Writing a resume for career change can be a daunting prospect. How do you present your past and current experience in such a way that it appeals to hiring managers in a totally different field? Would-be career changers often get discouraged and give up at this point, while others make futile applications using their old resume and never hear back.
Whatever your reasons for switching career paths, it’s important to realise that your old methods, which may have been sufficient for landing you a job in your established field, may need some retooling. That means creating a resume that will help you market your best transferable skills.
- Make a Strong First Impression
Put some effort into writing a compelling cover letter. The cover letter is your first impression with many hiring managers (it’s true that some don’t read cover letters, but many do and it’s worth the effort to improve your chances) and an opportunity to convey the meaningful connections between your professional past and the skills you can bring to the job going forward.
These connections are not always obvious. Don’t assume that the reader can make the leap between your experience as an attorney and your fit for a marketing position. Spell it out. You’ll be up against candidates with job experience that seems a more obvious fit, so do your best to convey WHY your nontraditional background makes you a fantastic fit for this new role/company/industry.
- Prepare for Resume Rewrites
A common mistake career changers make is to use the same resumes that worked in their previous careers. It’s always smart to customise your resume for each new position to which you apply, reworking to highlight the skills and past experience most relevant for each job.
However, it’s even more important for career changers to present a customised resume that clearly demonstrates your fit for this new career. Re-phrase and re-organise your skills to properly highlight your qualifications for this new path. Pay careful attention to job descriptions and use the key words and lingo in your resume.
- Be Specific
Whatever format you choose, your new resume (or resumes) should be comprehensive, but not overwhelming. Zero in on those skills that would be most interesting to the person looking to fill the position.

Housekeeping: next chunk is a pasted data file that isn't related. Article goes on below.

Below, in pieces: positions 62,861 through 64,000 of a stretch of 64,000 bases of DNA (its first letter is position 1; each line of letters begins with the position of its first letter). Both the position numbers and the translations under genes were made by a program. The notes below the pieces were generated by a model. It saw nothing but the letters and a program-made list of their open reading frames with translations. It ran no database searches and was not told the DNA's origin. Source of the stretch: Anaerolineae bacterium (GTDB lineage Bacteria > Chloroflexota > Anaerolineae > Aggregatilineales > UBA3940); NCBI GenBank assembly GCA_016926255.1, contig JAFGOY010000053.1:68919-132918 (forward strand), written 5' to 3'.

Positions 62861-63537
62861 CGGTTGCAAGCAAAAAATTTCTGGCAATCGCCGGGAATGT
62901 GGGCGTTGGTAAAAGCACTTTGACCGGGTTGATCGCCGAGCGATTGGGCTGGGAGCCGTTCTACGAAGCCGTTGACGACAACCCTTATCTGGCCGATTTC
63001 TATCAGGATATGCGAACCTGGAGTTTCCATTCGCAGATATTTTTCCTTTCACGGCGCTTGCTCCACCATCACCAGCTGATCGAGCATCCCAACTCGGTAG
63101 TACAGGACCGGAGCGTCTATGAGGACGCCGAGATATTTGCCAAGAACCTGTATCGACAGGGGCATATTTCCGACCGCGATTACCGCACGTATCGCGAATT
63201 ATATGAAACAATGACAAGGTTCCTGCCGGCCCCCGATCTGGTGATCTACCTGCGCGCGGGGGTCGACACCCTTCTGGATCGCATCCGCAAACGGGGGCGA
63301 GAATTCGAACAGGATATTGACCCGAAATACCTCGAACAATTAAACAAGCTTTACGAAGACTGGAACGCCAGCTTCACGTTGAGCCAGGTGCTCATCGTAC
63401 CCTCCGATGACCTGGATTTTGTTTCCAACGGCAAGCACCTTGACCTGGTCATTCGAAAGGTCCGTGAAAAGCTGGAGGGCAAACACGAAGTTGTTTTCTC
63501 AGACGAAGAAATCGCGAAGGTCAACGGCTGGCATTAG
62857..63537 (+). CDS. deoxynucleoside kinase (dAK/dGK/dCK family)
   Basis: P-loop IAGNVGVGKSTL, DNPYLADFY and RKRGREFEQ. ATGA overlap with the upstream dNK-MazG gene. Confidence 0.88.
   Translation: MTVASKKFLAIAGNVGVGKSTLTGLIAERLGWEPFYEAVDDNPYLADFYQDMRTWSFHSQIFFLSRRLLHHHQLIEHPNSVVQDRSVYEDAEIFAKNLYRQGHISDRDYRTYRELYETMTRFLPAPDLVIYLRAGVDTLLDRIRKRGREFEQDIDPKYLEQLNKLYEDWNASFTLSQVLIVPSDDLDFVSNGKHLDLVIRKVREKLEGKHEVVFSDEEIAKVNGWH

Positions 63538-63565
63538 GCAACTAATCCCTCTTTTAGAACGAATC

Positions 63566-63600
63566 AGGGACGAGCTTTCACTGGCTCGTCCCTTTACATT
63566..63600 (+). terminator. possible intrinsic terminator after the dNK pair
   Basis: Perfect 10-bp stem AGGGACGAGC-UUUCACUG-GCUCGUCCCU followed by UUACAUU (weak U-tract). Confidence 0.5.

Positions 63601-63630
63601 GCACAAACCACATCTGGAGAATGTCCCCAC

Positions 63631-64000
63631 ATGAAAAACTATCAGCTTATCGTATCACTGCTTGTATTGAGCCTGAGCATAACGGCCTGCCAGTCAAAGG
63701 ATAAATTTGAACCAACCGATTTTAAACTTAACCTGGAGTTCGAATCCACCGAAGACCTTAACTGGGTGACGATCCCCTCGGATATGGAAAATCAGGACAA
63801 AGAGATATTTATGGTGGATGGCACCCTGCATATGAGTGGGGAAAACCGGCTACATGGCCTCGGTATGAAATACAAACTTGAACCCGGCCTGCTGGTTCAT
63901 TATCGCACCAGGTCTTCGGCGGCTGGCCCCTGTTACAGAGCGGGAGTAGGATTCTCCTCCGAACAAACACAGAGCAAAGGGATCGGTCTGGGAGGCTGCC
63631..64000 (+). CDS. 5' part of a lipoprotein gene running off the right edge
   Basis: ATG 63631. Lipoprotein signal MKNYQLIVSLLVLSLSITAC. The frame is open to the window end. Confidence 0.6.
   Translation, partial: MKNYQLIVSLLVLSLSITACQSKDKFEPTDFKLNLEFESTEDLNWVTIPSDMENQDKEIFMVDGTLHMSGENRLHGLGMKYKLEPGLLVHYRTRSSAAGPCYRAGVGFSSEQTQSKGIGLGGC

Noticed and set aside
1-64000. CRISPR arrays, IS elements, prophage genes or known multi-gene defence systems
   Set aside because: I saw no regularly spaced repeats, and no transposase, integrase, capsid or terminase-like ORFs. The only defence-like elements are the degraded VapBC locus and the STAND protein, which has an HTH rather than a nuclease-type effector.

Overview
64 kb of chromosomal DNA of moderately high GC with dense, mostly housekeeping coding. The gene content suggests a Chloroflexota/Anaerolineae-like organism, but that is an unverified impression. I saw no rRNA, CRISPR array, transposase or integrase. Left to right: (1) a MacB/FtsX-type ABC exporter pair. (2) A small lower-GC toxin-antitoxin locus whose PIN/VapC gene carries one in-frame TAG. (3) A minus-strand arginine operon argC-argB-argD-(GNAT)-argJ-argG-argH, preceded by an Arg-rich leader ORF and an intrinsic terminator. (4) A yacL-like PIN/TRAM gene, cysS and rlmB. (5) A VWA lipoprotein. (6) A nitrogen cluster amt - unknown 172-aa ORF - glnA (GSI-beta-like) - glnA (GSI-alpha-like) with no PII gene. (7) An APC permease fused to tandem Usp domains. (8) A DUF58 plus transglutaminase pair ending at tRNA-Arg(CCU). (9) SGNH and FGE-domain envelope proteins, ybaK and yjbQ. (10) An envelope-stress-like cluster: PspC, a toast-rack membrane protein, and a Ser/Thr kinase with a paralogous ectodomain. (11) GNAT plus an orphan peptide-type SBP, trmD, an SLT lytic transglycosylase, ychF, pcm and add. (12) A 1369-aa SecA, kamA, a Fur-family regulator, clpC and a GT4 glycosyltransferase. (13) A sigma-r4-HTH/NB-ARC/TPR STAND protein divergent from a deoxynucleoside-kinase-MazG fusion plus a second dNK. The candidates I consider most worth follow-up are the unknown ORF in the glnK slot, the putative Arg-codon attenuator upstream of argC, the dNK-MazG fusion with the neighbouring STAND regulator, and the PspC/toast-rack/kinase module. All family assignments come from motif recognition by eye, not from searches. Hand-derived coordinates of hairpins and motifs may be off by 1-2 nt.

Your time at a PR firm may be impressive, but not so much to a hiring manager looking for a tech assistant. This is where transferable skills come in. Each job teaches us something, and those things can be widely used elsewhere. For instance, your time management skills or knowledge of certain computer programs would be useful in most any position.
- Highlight the Valuable Experiences
Think about projects in your past that allowed you to develop transferable skills — including related education, training, and volunteer work. If your past professional experience has little application this career switch, you may be able to make up for it by emphasising work done outside of office hours.
For example, if you’re an accounting assistant looking to move into graphic design, include the web site you designed for the local soup kitchen and the brochure you designed for your friend’s bed-and breakfast. List design classes and training in design software. Show that you have a passion for the new field and have been taking every opportunity to develop your skills.
- Don’t Fear the Qualification Gaps
For candidates from unrelated professional backgrounds, there will be qualification gaps. However, keep in mind that few job candidates meet 100% of every single desired qualification. Many employers would rather hire someone who’s a 80-90% fit, but has great enthusiasm and willingness to learn.
So don’t be intimidated at the thought of being less than 100% qualified. Focus on showing your strengths and abilities in the most compelling way possible. Your enthusiasm and bravery in switching fields will come through in your cover and resume, and lead you straight to the interview.